National Day for Staff Networks
Today marks the National Day for Staff Networks – a day dedicated to recognising, celebrating and thanking our Staff Networks for the part they play in building an equitable, diverse and inclusive institution.
As an EDI Coordinator, I have had the opportunity to meet with representatives from most of Loughborough’s Staff Networks over the last few months. I have also joined in a number of events – from academic lectures to film festivals to pub quizzes! lt is clear that the staff leading these groups are passionate about the work they’re doing – they want to make Loughborough a more diverse, more inclusive and more enjoyable place to work. Plus, they are doing amazing work towards making sure all our staff feel a sense of safety and belonging at Loughborough.
The University currently has 10 active staff networks. Some relate to personal characteristics (eg the MAIA Women’s Network and the BAME Staff Network) and some to job characteristics (eg Part-time staff group, Staff 2000 Network). All of them add incredible value to the Loughborough community. Networks are safe, supportive spaces, where staff at all levels of the University work together to transform our institution. Being part of a Staff Network gives members a sense of belonging and a chance to build friendships and professional relationships. They drive change, providing insight into the lived experiences of under-represented colleagues, and influencing and shaping the University’s practices.
We reached out to various staff members to ask them about their experiences of being involved with staff networks at Loughborough:
“The Committee for the Working Parents and Carers Staff Network was only formed last year. When we first took over as network leads, there were less than 20 staff members on the Network. We are so proud to have expanded this to well over 100 members. In particular, we’re pleased to see more dads becoming involved and benefiting from sharing their views and experiences of being parents. The Network is definitely more visible and many of our newer members have told us how much they have valued the support network and friendships they have made as a result. As well as providing a supportive community, the Network is engaging in conversations about training for managers on issues impacting parents and carers, such as parental leave and supporting staff through personal difficulties such as miscarriage. We’re so proud to be involved in initiatives that will have a wide-reaching impact on the University’s staff and their wellbeing.” – Abbie Loney, Co-Chair, Working Parents Group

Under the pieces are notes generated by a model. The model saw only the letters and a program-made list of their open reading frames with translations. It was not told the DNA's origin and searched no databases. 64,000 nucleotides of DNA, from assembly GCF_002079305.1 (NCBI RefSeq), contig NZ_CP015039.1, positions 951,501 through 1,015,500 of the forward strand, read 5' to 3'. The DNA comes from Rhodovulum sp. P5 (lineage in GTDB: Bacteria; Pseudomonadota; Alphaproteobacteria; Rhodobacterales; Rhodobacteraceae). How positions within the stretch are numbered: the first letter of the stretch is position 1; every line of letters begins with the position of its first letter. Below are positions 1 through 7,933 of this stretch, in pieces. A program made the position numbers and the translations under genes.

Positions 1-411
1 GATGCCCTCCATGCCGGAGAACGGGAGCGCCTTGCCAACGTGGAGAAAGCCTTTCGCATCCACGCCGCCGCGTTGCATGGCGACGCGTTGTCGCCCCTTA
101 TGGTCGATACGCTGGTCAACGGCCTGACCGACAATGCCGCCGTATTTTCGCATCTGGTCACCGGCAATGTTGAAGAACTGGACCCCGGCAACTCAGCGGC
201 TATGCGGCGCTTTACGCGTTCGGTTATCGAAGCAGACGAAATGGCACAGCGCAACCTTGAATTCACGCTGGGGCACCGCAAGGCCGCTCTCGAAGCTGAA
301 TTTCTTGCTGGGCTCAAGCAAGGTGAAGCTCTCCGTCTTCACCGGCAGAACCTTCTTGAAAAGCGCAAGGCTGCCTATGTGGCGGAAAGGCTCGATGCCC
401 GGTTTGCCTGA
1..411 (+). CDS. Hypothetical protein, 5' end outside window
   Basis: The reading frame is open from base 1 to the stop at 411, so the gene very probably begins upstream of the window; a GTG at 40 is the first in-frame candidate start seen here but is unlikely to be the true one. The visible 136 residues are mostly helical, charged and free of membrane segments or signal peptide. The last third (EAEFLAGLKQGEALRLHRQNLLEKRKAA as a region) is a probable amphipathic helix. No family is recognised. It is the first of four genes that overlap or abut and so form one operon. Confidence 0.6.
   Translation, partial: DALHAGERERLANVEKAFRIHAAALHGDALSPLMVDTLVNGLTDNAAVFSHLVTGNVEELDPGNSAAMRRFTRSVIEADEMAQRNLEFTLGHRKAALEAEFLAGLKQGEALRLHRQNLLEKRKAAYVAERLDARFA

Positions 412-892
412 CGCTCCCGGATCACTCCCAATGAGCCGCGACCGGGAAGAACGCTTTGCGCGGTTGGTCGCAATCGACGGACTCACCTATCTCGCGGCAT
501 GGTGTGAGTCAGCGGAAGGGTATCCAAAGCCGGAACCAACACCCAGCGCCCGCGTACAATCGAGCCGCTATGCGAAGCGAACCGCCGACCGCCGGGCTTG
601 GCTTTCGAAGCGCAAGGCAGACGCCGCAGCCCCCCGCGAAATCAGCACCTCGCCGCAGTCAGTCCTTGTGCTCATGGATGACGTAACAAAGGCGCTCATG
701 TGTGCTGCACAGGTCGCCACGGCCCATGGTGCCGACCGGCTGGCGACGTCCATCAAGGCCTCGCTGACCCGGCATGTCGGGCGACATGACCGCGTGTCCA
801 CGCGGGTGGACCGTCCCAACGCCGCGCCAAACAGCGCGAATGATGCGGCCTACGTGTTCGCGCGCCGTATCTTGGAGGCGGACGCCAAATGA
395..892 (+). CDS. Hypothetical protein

“I am an executive sponsor for the Inclusivity Network. Being a member of this network has given me more understanding of the different visible and invisible health issues that many of our colleagues are struggling with. It is wonderful to see that in the network there is a sincere willingness to listen to each other and to provide practical and emotional support.” – Professor Cees de Bont, Executive Sponsor, Staff Inclusivity Network
“There are so many things I value about the Maia Network. Attending events is always a highlight because it’s lovely to meet new colleagues and spend time with those from completely different parts of the University. The Maia community is amazing, and everyone is so kind and friendly – it’s a great space for colleagues who are new to the University or looking to meet people outside of their immediate department. I also value the opportunities the network offers to develop and grow in skills. For example, we launched the new Micro-Shadowing Scheme this year which saw many colleagues getting to shadow fellow Maia members in particular skills and tasks that they wanted to develop. It was a great example of how committed and generous our lovely members are to give up their time to support others in the Maia community. I feel very lucky to be co-leading such a wonderful committee and network and I would encourage anyone not yet involved in a Staff Network, to get involved!” – Abbie Coburn, Co-Chair, Maia Network
I personally would encourage staff to get involved with a network. Before coming to Loughborough, I was Chair of the LGBT+ Staff Network at York St John University. That role gave me many opportunities to meet people from different areas of the organisation, to work with the local community, to influence senior leadership, and to develop both personally and professionally. I gained a better understanding of the institution, and of higher education overall, and the skills I developed undoubtedly contributed to my decision to make the move from Student Services into EDI – and to me getting the role of EDI Coordinator here at Loughborough!
As a University, we are committed to facilitating networks to be able to make effective change. We need to recognise that Staff Networks do face real challenges, not least due to demands on their time and resources, balancing this alongside their usual workload. This is why the EDI team is working with Staff Network leads to improve communications and the support we offer. We are also determined to do a better job of celebrating our Staff Networks and what they do for the institution.
We are so grateful for our Staff Networks and want to take today to celebrate them and say thank you – to those on the committees, those who support, and those who get involved.
Find a full list of staff networks on the EDI website.
Emily Segaran, EDI Coordinator
Abbie Coburn, MAIA Co-Chair
Equality, Diversity and Inclusion
Reflections, comments, discussion and opinion on EDI topics from Loughborough University staff and students